New court battle looms for council

Inside the Carnegie library
Inside the Carnegie library

Lambeth council faces another embarrassing court case as library campaigners plan to seek a judicial review of its decision-making and consultation of residents.

The High Court ruled last month that the way it had conducted consultation on the future of its Cressingham Gardens housing estate was unlawful.

Now a user of the Carnegie library near Loughborough Junction is working with lawyers to seek another judicial review.

And the campaigners accuse the Labour Party of setting up an organisation dominated by party members to prevent democratic control of the library’s future.

Carnegie is one of three Lambeth libraries out of a total of ten that the council plans to hand over to its leisure provider GLL to run as gyms with unstaffed book areas.

It blames massive cuts in government funding and the need to maintain statutory services like adult and child care.

Campaigners against the plan say the council is ignoring the effect its plans will have, especially on poor and disabled people. They also accuse the council of ignoring a plan drawn up by one of its own officers that could achieve the same level of savings as the council plan without turning libraries into gyms. The council says this plan is not viable.

Friends of Lambeth Libraries, an umbrella body for supporters of all ten libraries said: “We are being forced to go to law because Lambeth refuses to listen. We have gone through all its democratic processes, and been faced with the same blank wall every time.

“It is still open to Lambeth to re-think, and accept an alternative that residents support. We very much hope it will do so.”

“There is time, as its own plan is barely worked out – and many serious questions remain unanswered.”

Supporters of Carnegie library have produced a strongly argued document that attacks the Carnegie Community Trust. They say its eight-person board contains at least five local Labour party activists who, they say, work “in close cooperation” with the council cabinet member in charge of libraries, Jane Edbrooke.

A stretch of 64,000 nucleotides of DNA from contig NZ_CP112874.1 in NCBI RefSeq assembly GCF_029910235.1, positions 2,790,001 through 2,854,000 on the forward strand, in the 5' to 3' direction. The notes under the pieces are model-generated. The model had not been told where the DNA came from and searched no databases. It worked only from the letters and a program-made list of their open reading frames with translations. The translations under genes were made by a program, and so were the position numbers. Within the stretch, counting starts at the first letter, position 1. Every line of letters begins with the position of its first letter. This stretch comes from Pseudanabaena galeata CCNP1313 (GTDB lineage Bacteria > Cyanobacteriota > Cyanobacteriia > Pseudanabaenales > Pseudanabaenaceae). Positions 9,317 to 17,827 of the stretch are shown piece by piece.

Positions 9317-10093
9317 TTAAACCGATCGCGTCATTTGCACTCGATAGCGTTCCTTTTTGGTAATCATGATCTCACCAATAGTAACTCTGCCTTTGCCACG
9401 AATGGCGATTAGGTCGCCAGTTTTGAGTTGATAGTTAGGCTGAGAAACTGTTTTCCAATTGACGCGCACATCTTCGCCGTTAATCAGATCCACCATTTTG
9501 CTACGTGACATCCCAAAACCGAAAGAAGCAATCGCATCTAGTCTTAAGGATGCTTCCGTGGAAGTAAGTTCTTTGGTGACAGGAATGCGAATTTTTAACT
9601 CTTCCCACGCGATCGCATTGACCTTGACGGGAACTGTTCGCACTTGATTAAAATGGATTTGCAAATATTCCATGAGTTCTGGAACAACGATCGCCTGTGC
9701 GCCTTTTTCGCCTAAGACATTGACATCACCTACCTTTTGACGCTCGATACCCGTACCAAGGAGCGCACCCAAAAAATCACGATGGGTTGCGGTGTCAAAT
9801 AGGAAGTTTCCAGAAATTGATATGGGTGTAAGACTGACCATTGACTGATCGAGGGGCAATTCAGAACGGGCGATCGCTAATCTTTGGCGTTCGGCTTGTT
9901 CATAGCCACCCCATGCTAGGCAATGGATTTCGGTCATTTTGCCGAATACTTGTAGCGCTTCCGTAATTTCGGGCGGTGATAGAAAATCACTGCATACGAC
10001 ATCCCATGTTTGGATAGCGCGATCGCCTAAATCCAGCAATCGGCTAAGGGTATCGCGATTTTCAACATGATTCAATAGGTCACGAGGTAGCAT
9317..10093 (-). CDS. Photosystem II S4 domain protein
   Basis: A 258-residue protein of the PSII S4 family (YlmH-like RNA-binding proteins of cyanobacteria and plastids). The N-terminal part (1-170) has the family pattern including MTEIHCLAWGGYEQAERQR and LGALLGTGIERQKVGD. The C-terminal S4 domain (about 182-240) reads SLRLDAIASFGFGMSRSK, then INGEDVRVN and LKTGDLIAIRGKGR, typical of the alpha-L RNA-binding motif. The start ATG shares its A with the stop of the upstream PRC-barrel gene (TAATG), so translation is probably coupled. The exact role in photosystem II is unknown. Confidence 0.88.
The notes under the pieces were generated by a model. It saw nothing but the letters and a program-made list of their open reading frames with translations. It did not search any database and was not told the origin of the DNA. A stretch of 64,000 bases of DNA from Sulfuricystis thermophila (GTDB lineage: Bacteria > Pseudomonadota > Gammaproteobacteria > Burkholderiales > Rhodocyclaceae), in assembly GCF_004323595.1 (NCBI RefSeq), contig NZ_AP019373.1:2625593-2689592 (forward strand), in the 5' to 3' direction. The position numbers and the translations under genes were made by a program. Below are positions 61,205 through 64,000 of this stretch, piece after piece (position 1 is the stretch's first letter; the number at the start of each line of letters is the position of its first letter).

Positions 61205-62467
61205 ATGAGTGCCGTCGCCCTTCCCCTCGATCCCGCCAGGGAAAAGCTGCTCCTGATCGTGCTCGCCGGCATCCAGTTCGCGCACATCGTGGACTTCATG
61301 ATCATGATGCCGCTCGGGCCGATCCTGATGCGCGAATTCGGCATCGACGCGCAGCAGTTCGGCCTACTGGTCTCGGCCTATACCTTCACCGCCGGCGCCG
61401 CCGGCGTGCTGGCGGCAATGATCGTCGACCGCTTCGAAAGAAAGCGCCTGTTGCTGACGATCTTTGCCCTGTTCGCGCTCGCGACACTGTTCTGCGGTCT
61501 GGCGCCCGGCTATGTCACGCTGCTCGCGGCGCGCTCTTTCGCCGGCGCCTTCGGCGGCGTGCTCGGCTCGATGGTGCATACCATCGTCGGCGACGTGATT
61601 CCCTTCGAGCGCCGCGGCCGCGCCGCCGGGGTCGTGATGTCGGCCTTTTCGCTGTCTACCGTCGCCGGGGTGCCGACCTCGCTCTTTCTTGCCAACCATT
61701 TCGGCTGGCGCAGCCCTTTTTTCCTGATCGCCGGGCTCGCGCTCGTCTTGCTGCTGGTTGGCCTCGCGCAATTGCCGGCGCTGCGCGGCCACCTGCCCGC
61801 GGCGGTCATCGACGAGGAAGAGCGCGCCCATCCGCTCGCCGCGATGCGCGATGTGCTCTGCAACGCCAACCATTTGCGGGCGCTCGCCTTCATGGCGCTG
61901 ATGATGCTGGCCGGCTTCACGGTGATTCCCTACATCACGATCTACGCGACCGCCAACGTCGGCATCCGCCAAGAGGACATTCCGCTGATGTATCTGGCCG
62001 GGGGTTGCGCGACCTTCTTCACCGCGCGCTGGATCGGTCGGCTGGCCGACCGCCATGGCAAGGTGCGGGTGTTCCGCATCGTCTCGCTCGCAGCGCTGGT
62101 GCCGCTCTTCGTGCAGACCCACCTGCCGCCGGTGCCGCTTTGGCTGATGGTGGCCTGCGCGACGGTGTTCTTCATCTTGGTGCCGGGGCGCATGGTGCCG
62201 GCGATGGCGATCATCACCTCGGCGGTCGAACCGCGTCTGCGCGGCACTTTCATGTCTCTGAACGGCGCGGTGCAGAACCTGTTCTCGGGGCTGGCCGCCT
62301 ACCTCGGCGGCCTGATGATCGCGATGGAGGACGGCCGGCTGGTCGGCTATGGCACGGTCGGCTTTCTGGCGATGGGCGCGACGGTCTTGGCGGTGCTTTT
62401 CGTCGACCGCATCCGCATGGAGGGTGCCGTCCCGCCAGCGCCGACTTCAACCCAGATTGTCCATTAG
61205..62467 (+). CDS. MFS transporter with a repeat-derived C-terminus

The “charitable incorporated organisation”, registered with the Charity Commission, says it wishes to work with the council and that it has consulted locally on plans to turn the library into a “community hub” that would be “owned by the community”.

It says a business plan to support an application to transfer the library to the organisation will be completed this month.

The organisation is not supporting the gym option but is seeking money from the Heritage Lottery Fund to make major changes to the building, transforming it into a “community hub and enterprise library”.

The Friends of Carnegie Library say this would involve closure of the library and its removal from democratic control.


  1. Chris – I agree in principle, but let’s imiagne that a segregated cycle path were put in Regent street. It couldn’t be wide enough for fast overtaking. Having lost a third of the road space, one could imiagne buses and taxis successfully lobbying for mandatory use for cyclists – i.e. banned from the road, and the safer path would tempt more tourists onto the Boris bikes (which is what we want). Net result would be a a walking-pace cycle path with tourists stopped outside Hamleys and Carnaby street taking pictures and cycle couriers hitting them with broken cranks in a vain attempt to get past. As for the cycle rickshaws…..

  2. My daughter and I love all the Lambeth Libraries particularly Carnigie and visit and spend time there at least three times per week during the school holidays.

    There has been no real consideration for peoples views and I believe that this is a deliberate act of selfishness

  3. Just gets better doesn’t it, not. I wonder how much this administration has cost the people of Lambeth?

Comments are closed.